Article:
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October 09, 1961
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October 09, 1961


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What he did not say was that Chandler Hovey, the 81-year-old Boston banker who owns the boat, gave Mosbacher and Easterner a fiercely frustrating season. In the first big race Mosbacher was handicapped by inadequate racing gear and coveys of Hoveys swarming around the boat. He still managed to beat the defending champion, Columbia, and the top contender, Weatherly.

This should have been a signal to Mr. Hovey. He should have decided that day whether he was going to continue sailing Easterner as a family boat and forget about the America's Cup. Or he should have given Bus and Easterner the things they needed to keep on winning and become one of the finest of all cup defenders. Things like new sails in time for major regattas, not two or three weeks late; things like a new boom to replace the limp, cumbersome sail-stretcher the boat now has; things like getting rid of extra berths and bulkheads and inefficient double shrouds; things like putting the very best crew aboard—and the Hovey clan ashore, where it belongs in a big-time race.

But none of this happened, and Easterner pooped along through summer, winning occasionally because no boat with Mosbacher steering is going to lose them all, but losing too often because no family fun boat can dominate in America's Cup competition. So, at the end of summer, the skipper quit. We want to wish the Hoveys happy family sailing. After all, it is their boat.

At this moment, somewhere between Mexico City and Guatemala City, a 31-foot, 10-ton Army-surplus amphibious truck is rumbling along, filled with eight college boys, an electric banjo, assorted ukuleles and drums, 300 pounds of dog food, a dog and all the good will in the world. The expedition, informally approved by the State Department, is officially called "Operation Americas" and it is going all the way to Buenos Aires. The crew will live aboard the "duck" the entire time, traveling by road where there are roads, mushing amphibiously into the water wherever necessary. At each stop the crew members will sing folk songs. They are doing all this, said a spokesman, "to show the peoples of Latin America that we are no different than they are." Huh?

The University of Texas football team was far, far from home when it played way out in Berkeley, Calif., and it had brought along no cheerleaders. One of the Longhorn rooters rushed over to San Francisco to Bimbo's 365 Club, which until now has been known mainly as the site of a nude girl about a foot high who lives in a goldfish bowl. The enthusiast hired six cuties from the chorus line. Clothed (playsuits and high heels), they appeared on the field, kicked and squealed the team to a 28-3 victory over Cal. With a little bit of luck, this could get to be a trend.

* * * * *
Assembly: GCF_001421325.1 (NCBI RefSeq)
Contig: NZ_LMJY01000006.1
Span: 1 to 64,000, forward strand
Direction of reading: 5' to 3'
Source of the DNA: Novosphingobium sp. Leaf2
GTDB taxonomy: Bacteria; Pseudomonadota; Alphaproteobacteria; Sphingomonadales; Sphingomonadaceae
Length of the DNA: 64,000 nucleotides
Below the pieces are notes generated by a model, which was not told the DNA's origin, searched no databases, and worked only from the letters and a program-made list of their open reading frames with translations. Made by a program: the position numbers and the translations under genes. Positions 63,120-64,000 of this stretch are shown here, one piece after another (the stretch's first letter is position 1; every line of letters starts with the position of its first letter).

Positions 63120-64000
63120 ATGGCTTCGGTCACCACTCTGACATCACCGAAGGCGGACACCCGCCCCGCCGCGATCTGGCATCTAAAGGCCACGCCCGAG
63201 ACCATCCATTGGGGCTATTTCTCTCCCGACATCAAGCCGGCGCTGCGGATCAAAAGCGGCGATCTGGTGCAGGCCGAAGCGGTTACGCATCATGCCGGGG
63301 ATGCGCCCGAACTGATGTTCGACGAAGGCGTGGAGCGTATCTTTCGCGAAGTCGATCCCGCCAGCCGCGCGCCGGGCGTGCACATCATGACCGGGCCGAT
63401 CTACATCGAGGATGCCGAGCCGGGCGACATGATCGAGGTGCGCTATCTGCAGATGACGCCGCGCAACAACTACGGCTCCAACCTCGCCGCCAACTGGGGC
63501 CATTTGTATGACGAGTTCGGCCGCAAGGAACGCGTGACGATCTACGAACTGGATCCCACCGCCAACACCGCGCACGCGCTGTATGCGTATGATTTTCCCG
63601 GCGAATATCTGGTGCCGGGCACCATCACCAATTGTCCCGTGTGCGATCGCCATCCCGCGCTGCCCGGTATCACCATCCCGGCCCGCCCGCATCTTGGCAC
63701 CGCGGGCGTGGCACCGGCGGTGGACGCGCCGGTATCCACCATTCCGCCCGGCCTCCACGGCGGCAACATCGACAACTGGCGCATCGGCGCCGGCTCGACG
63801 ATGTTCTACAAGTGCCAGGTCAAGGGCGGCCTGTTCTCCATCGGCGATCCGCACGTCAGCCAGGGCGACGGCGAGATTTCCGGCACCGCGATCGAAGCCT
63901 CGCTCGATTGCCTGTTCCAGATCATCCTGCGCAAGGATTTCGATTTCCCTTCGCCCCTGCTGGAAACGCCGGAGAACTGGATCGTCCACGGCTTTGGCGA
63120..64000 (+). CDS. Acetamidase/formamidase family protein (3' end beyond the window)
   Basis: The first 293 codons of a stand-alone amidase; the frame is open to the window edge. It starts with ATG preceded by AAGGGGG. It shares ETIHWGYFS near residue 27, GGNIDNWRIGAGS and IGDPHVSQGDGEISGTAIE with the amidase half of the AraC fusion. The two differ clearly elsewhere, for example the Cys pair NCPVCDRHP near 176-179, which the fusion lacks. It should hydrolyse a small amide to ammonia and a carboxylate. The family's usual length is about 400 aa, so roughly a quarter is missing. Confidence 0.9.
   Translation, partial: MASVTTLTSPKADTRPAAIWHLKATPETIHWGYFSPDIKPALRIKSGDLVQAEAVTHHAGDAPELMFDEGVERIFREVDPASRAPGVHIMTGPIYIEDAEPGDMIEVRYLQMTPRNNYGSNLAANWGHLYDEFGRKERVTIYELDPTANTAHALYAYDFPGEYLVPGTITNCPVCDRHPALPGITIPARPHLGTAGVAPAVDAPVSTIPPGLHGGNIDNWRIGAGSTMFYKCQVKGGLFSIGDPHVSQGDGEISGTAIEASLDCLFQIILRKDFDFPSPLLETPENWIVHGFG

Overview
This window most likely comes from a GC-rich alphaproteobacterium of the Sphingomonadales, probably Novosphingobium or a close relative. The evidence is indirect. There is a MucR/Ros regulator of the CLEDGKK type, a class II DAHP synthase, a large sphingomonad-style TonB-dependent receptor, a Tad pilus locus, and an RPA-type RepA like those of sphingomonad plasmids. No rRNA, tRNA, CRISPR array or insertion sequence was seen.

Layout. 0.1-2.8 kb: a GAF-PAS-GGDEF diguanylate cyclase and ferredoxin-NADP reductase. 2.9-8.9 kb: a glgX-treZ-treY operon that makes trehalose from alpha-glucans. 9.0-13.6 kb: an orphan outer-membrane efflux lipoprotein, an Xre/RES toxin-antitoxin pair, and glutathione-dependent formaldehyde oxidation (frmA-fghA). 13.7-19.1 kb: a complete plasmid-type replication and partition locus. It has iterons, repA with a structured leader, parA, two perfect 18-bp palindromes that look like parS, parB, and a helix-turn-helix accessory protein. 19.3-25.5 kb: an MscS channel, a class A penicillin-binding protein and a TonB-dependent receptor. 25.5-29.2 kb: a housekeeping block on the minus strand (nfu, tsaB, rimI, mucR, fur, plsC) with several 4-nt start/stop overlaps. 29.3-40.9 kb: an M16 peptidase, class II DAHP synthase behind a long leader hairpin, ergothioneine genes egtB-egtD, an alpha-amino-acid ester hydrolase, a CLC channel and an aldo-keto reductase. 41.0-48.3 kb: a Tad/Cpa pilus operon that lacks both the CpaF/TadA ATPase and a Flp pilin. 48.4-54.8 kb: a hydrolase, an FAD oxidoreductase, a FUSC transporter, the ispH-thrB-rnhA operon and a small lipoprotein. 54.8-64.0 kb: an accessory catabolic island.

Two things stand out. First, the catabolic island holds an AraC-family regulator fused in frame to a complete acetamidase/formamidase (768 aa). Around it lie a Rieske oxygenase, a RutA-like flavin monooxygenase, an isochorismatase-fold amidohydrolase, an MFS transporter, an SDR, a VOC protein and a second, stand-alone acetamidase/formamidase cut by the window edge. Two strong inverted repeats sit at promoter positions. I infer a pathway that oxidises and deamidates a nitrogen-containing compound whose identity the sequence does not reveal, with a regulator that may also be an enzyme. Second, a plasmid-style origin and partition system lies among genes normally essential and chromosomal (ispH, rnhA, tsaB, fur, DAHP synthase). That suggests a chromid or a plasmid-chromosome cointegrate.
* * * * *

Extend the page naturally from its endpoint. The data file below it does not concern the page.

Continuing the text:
Sam Snead was fined $500 and suspended six months for playing in a pro-amateur tournament in Cincinnati. The PGA said he should have been playing (if he played at all) in a PGA tournament at Portland, Ore. The ruling cost Snead his place on the prestigious Ryder Cup team for next week's matches in Great Britain.

"I felt as innocent as a babe in the woods when I went up to Cincinnati," Snead drawled the other day. "I wrote Portland three weeks before their tournament, gave my regards to everybody, and told them I wouldn't be coming out. The Cincinnati invitation came at the last minute and I figured it wasn't anything more than a glorified exhibition. So I went. Five minutes before I'm set to tee off someone tells me I'd better get permission from the Portland sponsors, so I sent off a wire right away. When I finish 18 holes I come into the clubhouse and there's the answer: 'Permission not granted.' " Snead pulled out of the event on the spot, but the suspension came anyway.

The code which Snead violated is spelled out clearly in the PGA bylaws, and there is no doubt about its applicability here. It states that any player who has won a PGA-approved or co-sponsored tournament in the preceding calendar year must receive permission to duck any regular PGA show in favor of another event. The rule is designed to protect PGA sponsors who seek to enlist the best fields for their tournaments. But does it work that way? Golfers who generate as much excitement as Snead can take in as much money playing exhibitions and making appearances as they can competing on the tournament circuit. In this case the punishment is in reality being inflicted on the sponsors of tournaments held between now and March, when the suspension expires. They would gladly give up a dozen Joe Zilches if they could count on the Sneads to bring in the crowds. This penalty merely hurts the sponsors it is designed to protect.


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